In a Dutch oven or large stockpot, add potatoes and 2 tablespoons salt. Add cold water to cover potatoes by 1 inch.
Over medium-high heat, bring to boil and partially cover pot. Cook until potatoes are tender and a fork can be easily slipped into the center, stirring once or twice, about 10 to 15 minutes. Drain well, tossing in colander to remove excess water.
Wipe pot dry. Return potatoes to pot and mash to a uniform consistency. Using a rubber spatula, fold in melted butter until just incorporated.
Slowly stir in 1 1/2 cups hot milk. Add more milk, 1 tablespoon at a time, to adjust the consistency as desired. Season to taste with salt and pepper.
Potatoes: For the fluffiest, smoothest, and most flavorful mashed potatoes, choose high-starch potatoes like Russet, Idaho, or Yukon gold potatoes. Waxy potatoes (such as new, red, or white varieties) require more mashing to become creamy which could result in gluey, pasty spuds.
Butter before milk:Always add the butter first so the butter fat coats the potato starch molecules. Then, add the hot milk to make them creamy. If you mix up the order, you could end up with gluey spuds. (Thanks Cook's Illustrated for this tip!)
Yield: This recipes makes about 12 cups mashed potatoes, enough for 12 (1-cup) servings.
Storage: Store leftovers covered in the refrigerator for up to 4 days.
Make ahead: Peel and cube the raw potatoes up to 24 hours in advance. Cover with water and chill in the refrigerator. Or, try my Make Ahead Mashed Potatoes, a recipe that uses cream cheese and egg whites for a little more staying power.
Freezer: As long as you use butter and dairy, mashed potatoes freeze beautifully. Let them completely cool, then spoon the mashed potatoes into a freezer-safe container. Label, date, and freeze for up to 1 month.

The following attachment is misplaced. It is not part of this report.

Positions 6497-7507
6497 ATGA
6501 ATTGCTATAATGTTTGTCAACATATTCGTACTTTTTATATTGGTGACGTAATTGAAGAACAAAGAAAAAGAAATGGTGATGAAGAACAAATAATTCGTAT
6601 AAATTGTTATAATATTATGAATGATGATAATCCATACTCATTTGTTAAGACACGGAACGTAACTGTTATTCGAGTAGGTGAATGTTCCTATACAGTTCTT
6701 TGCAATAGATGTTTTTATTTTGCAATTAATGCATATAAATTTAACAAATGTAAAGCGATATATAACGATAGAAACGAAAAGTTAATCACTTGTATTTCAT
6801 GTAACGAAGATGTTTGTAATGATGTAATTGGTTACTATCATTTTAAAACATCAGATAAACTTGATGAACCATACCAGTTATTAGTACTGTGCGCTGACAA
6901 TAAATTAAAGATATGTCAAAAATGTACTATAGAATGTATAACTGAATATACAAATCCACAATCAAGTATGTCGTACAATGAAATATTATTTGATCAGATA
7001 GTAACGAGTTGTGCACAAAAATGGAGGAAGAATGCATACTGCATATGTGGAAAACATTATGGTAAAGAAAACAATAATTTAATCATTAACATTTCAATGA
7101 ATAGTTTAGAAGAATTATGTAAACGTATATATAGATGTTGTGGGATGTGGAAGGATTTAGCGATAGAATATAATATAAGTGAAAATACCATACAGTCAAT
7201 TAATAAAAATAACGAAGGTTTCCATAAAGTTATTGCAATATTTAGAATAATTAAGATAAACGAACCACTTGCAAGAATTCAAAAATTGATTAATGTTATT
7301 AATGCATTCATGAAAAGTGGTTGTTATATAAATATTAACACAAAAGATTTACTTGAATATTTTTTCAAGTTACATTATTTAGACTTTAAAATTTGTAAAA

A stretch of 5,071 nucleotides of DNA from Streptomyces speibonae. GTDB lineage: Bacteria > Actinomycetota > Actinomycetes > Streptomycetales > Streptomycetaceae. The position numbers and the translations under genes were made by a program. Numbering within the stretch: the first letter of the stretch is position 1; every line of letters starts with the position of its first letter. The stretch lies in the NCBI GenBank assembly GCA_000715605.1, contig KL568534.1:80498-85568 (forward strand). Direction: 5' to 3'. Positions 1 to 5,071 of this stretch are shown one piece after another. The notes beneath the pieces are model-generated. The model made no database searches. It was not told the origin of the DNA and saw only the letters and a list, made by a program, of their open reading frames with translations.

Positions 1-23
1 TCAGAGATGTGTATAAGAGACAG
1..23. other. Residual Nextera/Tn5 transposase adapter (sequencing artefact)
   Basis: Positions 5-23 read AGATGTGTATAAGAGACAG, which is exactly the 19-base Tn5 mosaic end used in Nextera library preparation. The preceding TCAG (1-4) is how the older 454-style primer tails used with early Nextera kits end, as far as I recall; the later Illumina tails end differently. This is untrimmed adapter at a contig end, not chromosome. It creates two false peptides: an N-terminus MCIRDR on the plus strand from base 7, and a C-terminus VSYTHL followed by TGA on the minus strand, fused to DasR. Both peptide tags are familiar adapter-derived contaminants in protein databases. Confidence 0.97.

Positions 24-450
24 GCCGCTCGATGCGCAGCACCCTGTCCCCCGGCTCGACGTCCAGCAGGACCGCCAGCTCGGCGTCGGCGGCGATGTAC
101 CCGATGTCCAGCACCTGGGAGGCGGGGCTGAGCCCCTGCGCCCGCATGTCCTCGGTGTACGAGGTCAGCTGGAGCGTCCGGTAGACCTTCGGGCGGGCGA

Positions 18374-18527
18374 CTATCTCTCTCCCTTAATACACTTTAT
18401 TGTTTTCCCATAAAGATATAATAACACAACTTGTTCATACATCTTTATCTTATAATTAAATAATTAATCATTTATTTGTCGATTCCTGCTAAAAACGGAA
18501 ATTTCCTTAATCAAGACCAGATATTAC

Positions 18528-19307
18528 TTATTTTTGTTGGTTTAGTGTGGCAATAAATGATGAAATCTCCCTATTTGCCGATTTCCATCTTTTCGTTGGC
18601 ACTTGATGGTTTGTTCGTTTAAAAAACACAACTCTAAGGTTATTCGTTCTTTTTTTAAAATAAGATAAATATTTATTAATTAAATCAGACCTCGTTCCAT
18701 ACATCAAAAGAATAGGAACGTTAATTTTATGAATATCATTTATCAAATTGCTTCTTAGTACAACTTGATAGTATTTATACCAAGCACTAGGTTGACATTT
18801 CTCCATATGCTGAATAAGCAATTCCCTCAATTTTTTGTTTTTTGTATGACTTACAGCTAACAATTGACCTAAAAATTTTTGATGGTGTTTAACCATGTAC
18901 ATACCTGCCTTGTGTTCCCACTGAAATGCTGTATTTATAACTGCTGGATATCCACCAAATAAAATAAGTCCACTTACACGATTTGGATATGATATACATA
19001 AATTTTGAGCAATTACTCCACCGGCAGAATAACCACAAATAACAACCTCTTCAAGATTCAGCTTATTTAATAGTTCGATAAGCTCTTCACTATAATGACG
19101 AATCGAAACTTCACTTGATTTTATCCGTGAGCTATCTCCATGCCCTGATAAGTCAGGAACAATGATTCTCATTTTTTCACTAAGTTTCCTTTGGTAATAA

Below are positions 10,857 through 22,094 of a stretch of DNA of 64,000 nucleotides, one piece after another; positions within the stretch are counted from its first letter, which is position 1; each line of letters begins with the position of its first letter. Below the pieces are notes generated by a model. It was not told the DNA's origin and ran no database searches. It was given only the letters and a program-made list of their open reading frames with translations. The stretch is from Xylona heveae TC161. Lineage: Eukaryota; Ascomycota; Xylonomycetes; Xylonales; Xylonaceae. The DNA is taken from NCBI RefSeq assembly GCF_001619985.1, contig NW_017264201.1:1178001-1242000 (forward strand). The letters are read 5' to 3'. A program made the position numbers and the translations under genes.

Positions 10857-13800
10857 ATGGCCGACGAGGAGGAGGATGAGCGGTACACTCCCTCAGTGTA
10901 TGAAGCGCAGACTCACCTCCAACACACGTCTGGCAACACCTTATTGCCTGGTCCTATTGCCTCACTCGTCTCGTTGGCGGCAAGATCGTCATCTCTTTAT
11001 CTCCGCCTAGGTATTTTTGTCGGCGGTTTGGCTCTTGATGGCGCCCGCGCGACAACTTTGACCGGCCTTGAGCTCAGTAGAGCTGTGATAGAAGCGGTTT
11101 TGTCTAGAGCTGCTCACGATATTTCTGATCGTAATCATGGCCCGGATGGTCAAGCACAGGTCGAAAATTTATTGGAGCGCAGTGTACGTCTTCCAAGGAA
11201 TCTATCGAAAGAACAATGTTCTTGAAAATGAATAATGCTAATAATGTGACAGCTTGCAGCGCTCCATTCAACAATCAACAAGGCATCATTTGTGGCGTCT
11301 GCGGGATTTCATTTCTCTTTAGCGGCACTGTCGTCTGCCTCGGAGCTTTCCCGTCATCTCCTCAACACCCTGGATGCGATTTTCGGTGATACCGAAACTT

For chunky, rustic-style potatoes: Use a basic potato masher. A waffle-head masher will mash the potatoes into a smoother consistency, if you like them somewhere in-between.
For super-smooth mashed potatoes: Use a potato ricer (peeled potatoes) or food mill (unpeeled potatoes). These gadgets make the smallest, finest pieces of cooked potato, which fluff up beautifully.
Small batch: Making mashed potatoes for your next date night in? Try my scaled-down mashed potatoes for two recipe.
Potatoes on top: Delicious mashed potatoes are critical for the best possible Shepherd's Pie.
Slow cooker: Once the mashed potatoes are ready, you can put them in a crock pot and heat on the LOW setting to keep them warm and fluffy throughout your feast. I have never found a mashed potato recipe MADE in a slow cooker that I thought tasted good.
Fresh herbs: Use the extra fresh herbs to make an herb butter to mix into your mashed potatoes, or simply garnish the spuds with a sprinkle of fresh chopped chives.